Criticism and Discipline; Decision Making; Leadership; Motivation; Rules and Policies

is it iNsUbordiNatioN?

Primary Topic—Authority

Additional Topics—Criticism and Discipline; Decision Making; Leadership; Motivation; Rules and Policies

Peter Hamilton, the hospital’s maintenance department supervisor, was sure that the announcement he had to make would not be well received by many of his employees. He did not like the idea of having to place limits on when his employees could take their vacations, but after several meetings with his boss, the director of environmental services, Pete was convinced that he would need his full staff plus outside help for a particular 6-week period.

At a November staff meeting, Pete Hamilton announced, “Those of you who figure on vacations during the first half of the year, we’re going to have to ask you to leave May 15 to June 30 out of your planning. The new admitting offices will open May 15. Demolition of the old west wing will start July 1, timed with some work on the adjoining property. That means we’ve got just 6 weeks to gut and remodel the old admitting area so we can get accounting out of the west wing by the end of June. We’ll need all the hands we can find for those 6 weeks. So, if you have vacation in mind, either schedule it so you’re back by May 15, or wait and go some time after July 1.”

There was some muttering in the group, but no voices were raised in immedi- ate protest. However, just as Pete thought that perhaps there would be no trouble, a single hand went up. The person was Ed Mason, a long-time employee and one of the hospital’s two electricians.

Mason said, “I’ve always taken the same 2 weeks in June, every year almost as long as I’ve been here. You trying to tell me I can’t go then?”

Hamilton repeated his explanation and added a general appeal covering the need for all of them to pull together to get a difficult job done in a limited amount of time. Ed Mason uttered a one-word obscenity that was clearly audible to all in the room. Mason’s expression was one of anger and his manner might have struck some as threatening.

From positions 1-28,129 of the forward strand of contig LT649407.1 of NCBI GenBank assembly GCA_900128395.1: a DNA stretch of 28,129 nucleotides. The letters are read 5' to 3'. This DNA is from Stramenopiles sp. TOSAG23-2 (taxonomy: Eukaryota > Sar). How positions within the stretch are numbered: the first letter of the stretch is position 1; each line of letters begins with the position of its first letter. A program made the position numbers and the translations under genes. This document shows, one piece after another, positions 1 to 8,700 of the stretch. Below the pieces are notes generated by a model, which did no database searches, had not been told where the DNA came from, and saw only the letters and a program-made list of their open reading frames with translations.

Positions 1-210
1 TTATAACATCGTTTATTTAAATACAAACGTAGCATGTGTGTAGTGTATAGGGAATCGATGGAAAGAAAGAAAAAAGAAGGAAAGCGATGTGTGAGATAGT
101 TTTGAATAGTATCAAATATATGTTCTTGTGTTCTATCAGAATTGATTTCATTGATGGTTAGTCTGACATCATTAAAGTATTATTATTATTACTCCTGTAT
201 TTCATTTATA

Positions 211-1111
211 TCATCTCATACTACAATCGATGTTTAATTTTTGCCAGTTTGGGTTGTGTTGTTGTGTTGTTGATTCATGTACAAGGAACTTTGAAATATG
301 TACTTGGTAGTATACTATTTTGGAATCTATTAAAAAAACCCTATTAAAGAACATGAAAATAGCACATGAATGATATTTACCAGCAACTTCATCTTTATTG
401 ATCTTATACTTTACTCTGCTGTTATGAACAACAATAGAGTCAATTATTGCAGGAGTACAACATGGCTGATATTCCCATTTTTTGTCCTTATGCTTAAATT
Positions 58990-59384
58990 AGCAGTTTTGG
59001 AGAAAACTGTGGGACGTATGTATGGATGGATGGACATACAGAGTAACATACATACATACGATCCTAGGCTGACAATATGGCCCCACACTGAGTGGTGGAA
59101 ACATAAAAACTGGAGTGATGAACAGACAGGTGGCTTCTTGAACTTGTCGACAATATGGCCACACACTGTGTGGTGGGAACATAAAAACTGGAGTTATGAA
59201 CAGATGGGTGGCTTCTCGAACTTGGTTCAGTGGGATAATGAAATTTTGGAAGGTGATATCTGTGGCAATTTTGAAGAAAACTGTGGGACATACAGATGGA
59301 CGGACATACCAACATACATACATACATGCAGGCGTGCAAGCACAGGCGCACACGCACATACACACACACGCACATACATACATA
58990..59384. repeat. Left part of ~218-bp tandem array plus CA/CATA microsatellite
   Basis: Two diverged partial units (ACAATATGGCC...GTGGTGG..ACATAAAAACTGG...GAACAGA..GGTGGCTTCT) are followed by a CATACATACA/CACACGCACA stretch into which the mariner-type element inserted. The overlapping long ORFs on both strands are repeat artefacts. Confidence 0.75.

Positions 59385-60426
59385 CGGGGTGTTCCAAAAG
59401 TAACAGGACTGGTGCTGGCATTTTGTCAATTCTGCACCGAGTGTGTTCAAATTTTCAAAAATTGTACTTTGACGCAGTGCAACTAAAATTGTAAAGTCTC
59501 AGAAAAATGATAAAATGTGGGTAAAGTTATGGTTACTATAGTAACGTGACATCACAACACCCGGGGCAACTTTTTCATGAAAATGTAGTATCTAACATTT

Pete dismissed the group, but ordered Ed Mason to remain. When the others had left, Mason said, “I’ve been here 17 years, and for the last 12 years I’ve taken vacation the same 2 weeks in June. There shouldn’t be any reason why I can’t do the

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same next June. I always have my request in first. The others in the department know that, and they’re all used to doing without me during that period.”

Pete responded, “This applies to all of us in maintenance, myself included—I usually go the last part of May, around Memorial Day.”

“You can’t change that on me,” Ed said stubbornly. “That vacation is my right, considering my seniority here.”

“Ed, maybe we all need reminding that vacation is scheduled at management’s discretion. Sure, we try to give you exactly the time you want if we can, providing— like the policy says—that it’s convenient to the functioning of the department and the hospital. This is one time when it isn’t convenient. You don’t seem to appreciate all the work that needs to be done and how limited we are with present staff.”

“Nuts to that,” said Mason as he headed for the door. He added, “My seniority ought to be good for something. I’m not changing my plans for you or anybody.”


Put yourself in Peter Hamilton’s position and decide how you would deal with the problem presented by Ed Mason’s reaction to the vacation restriction.

Case 21: Is It Insubordination? 67

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